The cost of looking after the rising number of children with special educational needs and disabilities (SEND) is outpacing the increase in funding allocated to schools, a senior official said this week.
The Brighton and Hove City Council official said that funding was “inadequate” because it had not gone up enough to keep up with the demand for services.
As a result, a section of the schools budget known as the “high needs block” was overspent by £400,000 which could lead to the Department for Education requiring a “recovery plan”.
Georgina Clarke-Green, the council’s assistant director for health, SEN and disabilities, said that more children had registered with special educational needs and complex needs over the past six years.
This had added to the pressures on school budgets, she told the Schools Forum, which is made up of head teachers, school governors, church representatives and council officials.
The council was also required to support young people with education, health and care plans up to the age of 25, she said, but had not received additional funding to cover this.
Ms Clarke-Green said: “Funding is not growing in line with increasing demand. You can see that on the TV when you’ve got a lot of local authorities and head teachers demonstrating that the amount of funding has not gone up with the amount of demand and needs for the children and young people.
“The implications for the increase in local authority responsibility was not adequately resourced. We were asked to continue (education, health and care) plans up to age 25 without any real additional funding and that has caused considerable issues.”
Since 2015, there had been a 92 per cent increase in the number of students with an education, health and care plan, the forum was told, and a 27 per cent increase in demand for state-funded special schools.
The number of youngsters taking up places at independent maintained special schools since 2018, because they had a particular need, had risen 40 per cent from 68 to 95. The placements cost about £5,000 a week.
The local trend reflects the national picture as more parents win tribunal cases against council decisions on special educational needs placements.
Over the past six years, the number of children with an education, health and care plan (EHCP) for autistic spectrum conditions (ASC) had jumped from just over 150 to more than 350.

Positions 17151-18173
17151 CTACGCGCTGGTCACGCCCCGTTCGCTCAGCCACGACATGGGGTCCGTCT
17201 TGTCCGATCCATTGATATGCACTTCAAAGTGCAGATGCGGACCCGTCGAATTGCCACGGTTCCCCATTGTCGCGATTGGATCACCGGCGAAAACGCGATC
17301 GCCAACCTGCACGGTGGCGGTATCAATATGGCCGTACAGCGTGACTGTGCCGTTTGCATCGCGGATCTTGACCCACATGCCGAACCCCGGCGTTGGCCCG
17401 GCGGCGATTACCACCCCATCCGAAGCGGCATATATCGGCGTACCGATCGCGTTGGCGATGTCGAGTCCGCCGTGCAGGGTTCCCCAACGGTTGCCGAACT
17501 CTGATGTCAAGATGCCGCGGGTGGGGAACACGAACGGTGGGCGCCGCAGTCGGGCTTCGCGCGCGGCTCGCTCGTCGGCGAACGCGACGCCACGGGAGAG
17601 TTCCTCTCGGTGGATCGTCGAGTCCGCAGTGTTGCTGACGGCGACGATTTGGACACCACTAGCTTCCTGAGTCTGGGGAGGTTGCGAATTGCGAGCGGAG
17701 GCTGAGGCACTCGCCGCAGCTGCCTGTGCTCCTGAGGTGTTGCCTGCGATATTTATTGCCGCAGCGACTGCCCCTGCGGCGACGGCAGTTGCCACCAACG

This was in part the result of improved diagnosis yet a national SEND spending review was currently delayed, Ms Clarke-Green said, adding that she hoped that it would result in more funding.
She said: “The way it is going with the number of ECHPs and the call on independent specialist placements and special schools, this is going to have a real impact on funding.
“We are really hoping the government see the need and demand and fund us appropriately.”
Aldridge Education representative Aaron Barnard said that individual schools received £7,000 and had to contribute a further £7,000 from their budgets to pay for SEN support.
He said that a one-to-one teaching assistant cost £25,000 and at the Brighton Aldridge Community Academy (BACA), there were large numbers of students with education, health and care plans.
Mr Barnard said: “It’s really taking funding out of our core budgets to support those students.
“Our SENCO (special educational needs co-ordinator) has had an additional 13 meetings for EHCP and we have more students with complex needs issues. Catering for them in mainstream schools is becoming unworkable.”
Ms Clarke-Green said that there was more funding going towards pupils who need more support.
And she said that there was investment under way for specialist placements within Brighton and Hove to stop youngsters from having to go to independent schools outside the city.